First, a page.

First Federal Chinese Drywall Trial Set to Start

The first Chinese drywall trial will finally open today in a New Orleans federal courtroom. The case involves seven Virginia plaintiffs whose homes have drywall manufactured by China-based Taishan Gypsum Co.

Since late 2008, the Consumer Products Safety Commission (CPSC) has received about 2,833 reports from residents in 37 states, the District of Columbia, and Puerto Rico regarding defective Chinese drywall. Gases emitted from Chinese drywall are being blamed for significant property damage, including damage to HVAC systems, smoke detectors, electrical wiring, metal plumbing components, and other household appliances. These gases also produce a sulfurous odor that permeates homes, and cause metals, including air conditioning coils and even jewelry, to corrode. People living with Chinese drywall have also suffered eye, respiratory and sinus problems that may be linked to the gases.

The drywall problems have forced many people out of their homes, and some families are dealing with the heavy financial burden of paying both rent and mortgage payments. Those unable to afford additional rent have no choice but to stay in their potentially hazardous homes. Homeowners insurance does not cover damage from Chinese drywall, and builders have estimated that remediating a home with Chinese drywall could cost as much as $100,000.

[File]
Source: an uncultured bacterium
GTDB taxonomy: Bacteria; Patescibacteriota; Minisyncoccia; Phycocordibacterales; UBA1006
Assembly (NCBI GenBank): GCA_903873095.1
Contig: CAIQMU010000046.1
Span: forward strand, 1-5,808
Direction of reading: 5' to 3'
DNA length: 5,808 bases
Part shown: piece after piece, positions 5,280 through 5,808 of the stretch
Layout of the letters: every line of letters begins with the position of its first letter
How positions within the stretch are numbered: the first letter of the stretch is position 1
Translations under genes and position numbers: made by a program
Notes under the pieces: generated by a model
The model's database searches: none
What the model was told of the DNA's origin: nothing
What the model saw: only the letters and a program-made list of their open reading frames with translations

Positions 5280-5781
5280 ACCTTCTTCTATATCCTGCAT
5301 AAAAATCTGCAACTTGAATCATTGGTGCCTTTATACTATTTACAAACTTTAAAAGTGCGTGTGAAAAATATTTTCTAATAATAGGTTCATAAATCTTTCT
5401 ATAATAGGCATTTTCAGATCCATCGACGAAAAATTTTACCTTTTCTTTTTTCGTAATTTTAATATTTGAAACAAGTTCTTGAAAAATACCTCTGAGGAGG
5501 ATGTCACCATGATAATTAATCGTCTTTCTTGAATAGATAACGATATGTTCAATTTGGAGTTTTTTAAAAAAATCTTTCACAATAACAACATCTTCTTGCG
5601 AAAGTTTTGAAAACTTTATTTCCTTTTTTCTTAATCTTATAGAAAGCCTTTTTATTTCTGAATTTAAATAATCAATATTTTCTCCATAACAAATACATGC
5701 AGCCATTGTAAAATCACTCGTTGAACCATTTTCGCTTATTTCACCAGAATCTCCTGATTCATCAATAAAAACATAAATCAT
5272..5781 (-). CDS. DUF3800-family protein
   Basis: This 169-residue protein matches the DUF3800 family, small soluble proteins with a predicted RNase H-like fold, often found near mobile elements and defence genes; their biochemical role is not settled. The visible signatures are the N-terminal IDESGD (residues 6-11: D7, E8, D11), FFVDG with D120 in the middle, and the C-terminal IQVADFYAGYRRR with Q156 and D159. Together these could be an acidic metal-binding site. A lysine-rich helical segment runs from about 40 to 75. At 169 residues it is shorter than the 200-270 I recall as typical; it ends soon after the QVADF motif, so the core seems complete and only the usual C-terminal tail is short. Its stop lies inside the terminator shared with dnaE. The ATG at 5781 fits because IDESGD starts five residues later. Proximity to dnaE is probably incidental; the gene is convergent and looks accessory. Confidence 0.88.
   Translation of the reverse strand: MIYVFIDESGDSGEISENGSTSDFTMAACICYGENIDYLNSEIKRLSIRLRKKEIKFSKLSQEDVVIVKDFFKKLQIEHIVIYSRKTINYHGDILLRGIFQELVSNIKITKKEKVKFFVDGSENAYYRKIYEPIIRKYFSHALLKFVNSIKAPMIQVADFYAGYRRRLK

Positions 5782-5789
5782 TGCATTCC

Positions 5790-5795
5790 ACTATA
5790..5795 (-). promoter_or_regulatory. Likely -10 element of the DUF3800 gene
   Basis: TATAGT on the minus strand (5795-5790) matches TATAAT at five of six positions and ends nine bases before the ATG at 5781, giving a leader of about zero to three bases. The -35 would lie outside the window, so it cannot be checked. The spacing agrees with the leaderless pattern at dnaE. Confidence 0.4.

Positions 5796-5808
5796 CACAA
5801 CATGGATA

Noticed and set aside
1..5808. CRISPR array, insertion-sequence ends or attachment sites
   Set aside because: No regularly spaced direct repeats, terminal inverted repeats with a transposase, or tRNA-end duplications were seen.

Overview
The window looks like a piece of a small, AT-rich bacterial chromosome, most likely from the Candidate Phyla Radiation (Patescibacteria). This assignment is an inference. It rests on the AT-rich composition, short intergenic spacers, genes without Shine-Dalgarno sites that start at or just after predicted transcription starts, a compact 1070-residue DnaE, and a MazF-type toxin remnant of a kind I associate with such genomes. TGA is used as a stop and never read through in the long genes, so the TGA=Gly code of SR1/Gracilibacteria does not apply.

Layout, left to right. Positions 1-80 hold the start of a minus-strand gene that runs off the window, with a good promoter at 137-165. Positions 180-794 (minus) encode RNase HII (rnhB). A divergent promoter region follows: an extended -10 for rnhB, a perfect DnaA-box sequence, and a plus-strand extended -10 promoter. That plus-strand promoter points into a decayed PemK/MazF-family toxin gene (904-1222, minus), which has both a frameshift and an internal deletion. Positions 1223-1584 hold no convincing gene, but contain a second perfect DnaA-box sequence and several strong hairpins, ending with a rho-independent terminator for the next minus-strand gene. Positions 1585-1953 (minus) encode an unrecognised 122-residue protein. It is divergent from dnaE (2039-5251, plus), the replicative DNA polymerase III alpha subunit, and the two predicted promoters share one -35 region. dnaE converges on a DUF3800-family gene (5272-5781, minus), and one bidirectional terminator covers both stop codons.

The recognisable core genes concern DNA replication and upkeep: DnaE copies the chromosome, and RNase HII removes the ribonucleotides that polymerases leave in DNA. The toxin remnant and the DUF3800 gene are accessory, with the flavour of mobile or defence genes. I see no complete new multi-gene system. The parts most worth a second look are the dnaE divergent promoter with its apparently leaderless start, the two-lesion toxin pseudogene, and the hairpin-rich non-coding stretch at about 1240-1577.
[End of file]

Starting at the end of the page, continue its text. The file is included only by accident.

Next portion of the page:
At least 3,000 people from across the country have filed suit over defective Chinese drywall. All of the Chinese drywall lawsuits filed in federal courts have been consolidated in the US District Court in New Orleans under Judge Eldon E. Fallon as part of a multidistrict litigation.

According to a report in the South Florida Business Journal, the trial scheduled to begin today in New Orleans is expected to set a minimum threshold for fixing homes where defective drywall was installed. Blame is not at issue in this case because a default judgment has already been issued against Taishan Gypsum for failing to respond to lawsuits.

Plaintiffs in the lawsuits will argue that homes with defective drywall must be gutted, with all drywall, fixtures, wires and pipes removed and replaced. By contrast, court papers submitted by Knauf Plasterboard Tianjin, another major drywall manufacturer, assert that “a proven combination of mature technologies, dehumidification, conditioning tand filtration … fix the problems associate with Chinese drywall in houses.”

A plaintiffs’ attorney told the South Florida Business Journal that Knauf’s proposed solution is inadequate, and amounts to ” a Band-Aid to fix cancer.”

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